There are a number of factors that raise your chance of getting osteoarthritis.
There are some factors we cannot affect, such as:
Cartilage is a living tissue that can age and weaken over the years. Osteoarthritis can happen at the early age of 30. However, people are more likely to have osteoarthritis after the age of 50.
Women get osteoarthritis more often than men. Women get osteoarthritis more often in the knees and hands. Men get osteoarthritis more often in the hips.
Delicate cartilage can run in the family. So, you are more likely to get osteoarthritis if someone in your family had it too.
Some factors can be modified to reduce the risk or reduce the severity of osteoarthritis.
Below you will see some factors that we can change to reduce the risk of osteoarthritis:
Being overweight puts more load on the joint. This can increase the risk of osteoarthritis in the knee. The risk of hand and hip osteoarthritis also increases with obesity. This tells us that other things about being overweight can be linked to getting osteoarthritis.
Weak muscles won’t provide proper support to a joint. This leads to more loads being applied to areas of cartilage that don’t take weight well. This can overload the cartilage and increase the risk for knee osteoarthritis.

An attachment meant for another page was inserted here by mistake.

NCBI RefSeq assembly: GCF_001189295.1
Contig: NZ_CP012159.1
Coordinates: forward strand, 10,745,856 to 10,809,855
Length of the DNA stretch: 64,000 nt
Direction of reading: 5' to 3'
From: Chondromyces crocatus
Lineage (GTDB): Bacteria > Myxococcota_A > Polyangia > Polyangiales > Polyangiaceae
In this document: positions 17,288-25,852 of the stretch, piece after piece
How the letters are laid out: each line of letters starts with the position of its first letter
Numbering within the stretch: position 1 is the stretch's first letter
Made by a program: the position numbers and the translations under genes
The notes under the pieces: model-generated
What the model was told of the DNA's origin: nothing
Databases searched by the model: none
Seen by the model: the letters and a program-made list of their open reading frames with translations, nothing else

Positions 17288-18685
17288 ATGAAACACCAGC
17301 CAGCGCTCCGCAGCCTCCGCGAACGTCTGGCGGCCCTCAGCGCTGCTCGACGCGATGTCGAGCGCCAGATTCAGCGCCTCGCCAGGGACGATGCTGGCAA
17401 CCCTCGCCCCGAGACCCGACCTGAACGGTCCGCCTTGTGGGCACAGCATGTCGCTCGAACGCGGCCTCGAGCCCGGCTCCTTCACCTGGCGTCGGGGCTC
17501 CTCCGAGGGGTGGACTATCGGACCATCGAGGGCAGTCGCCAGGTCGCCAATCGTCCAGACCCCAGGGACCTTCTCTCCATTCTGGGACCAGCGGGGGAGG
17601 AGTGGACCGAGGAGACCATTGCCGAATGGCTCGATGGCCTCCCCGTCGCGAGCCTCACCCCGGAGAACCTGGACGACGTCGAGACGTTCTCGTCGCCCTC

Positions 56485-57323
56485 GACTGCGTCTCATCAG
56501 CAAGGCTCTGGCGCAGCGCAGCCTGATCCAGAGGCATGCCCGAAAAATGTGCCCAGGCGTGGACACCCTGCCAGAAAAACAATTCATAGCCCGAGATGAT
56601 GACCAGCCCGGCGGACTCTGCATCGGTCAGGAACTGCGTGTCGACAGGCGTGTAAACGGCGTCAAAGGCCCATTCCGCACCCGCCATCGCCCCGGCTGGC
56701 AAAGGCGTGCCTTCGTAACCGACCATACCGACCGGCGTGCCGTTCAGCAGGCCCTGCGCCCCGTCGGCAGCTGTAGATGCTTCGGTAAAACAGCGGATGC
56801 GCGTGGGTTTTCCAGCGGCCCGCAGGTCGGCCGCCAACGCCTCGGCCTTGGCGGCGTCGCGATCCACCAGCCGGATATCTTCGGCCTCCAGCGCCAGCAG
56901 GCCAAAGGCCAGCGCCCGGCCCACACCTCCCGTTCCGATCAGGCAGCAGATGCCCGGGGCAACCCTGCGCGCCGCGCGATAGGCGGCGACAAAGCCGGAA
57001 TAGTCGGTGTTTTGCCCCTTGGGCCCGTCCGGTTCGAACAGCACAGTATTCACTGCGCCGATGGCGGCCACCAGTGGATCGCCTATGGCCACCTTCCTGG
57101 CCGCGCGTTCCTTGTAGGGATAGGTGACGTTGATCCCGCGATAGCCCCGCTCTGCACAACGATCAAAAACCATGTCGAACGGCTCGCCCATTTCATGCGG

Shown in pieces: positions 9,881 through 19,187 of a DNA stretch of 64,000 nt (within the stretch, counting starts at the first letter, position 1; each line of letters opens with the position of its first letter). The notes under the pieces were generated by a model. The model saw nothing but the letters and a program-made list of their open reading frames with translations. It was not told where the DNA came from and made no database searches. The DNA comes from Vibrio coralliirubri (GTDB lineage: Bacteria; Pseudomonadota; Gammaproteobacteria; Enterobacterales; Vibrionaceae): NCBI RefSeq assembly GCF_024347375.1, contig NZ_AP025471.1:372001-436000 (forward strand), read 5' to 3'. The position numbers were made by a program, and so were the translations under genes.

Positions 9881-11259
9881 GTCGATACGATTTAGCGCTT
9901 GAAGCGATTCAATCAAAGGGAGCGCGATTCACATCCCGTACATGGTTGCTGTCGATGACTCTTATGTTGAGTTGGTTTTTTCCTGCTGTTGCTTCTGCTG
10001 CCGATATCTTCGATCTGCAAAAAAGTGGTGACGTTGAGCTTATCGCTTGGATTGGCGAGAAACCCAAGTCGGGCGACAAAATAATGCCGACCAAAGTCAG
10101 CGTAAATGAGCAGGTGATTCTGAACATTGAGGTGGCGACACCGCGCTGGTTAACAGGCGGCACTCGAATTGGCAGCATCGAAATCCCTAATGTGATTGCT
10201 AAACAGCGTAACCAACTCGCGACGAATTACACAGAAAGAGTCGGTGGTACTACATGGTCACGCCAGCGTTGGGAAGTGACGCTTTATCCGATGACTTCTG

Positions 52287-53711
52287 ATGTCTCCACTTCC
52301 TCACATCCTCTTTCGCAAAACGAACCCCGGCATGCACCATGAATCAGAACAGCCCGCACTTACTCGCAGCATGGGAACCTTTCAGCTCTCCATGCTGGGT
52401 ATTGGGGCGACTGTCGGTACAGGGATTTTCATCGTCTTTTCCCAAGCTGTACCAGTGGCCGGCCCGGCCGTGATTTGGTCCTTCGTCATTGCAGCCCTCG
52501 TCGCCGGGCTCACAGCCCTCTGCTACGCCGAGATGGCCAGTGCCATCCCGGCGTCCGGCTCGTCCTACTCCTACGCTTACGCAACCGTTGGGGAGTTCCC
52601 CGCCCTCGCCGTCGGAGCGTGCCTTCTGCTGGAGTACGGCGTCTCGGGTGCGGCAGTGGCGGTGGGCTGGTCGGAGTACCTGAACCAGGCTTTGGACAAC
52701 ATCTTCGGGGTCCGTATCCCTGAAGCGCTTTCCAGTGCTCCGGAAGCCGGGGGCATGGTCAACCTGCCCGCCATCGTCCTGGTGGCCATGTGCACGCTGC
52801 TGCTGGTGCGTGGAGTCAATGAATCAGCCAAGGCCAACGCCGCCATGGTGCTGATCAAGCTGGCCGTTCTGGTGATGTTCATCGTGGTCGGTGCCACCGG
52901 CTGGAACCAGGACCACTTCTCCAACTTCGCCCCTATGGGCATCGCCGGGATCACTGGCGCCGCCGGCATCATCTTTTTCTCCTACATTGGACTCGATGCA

Half of all people with a severe knee injury (meniscus or cruciate ligament injury), often from sports, get osteoarthritis 10-15 years later. Most people hurt their knee as a teenager, which means that they can get osteoarthritis in their 30s. Top level sports can cause great loads on the whole body without allowing for regeneration. This can lead to degeneration of cartilage.
Lots of load over a long period of time without rest can cause osteoarthritis later in life. People who work as labourers (farmers, firefighters, etc.) are more at risk of hip and knee osteoarthritis. Teachers seem to get more hand osteoarthritis.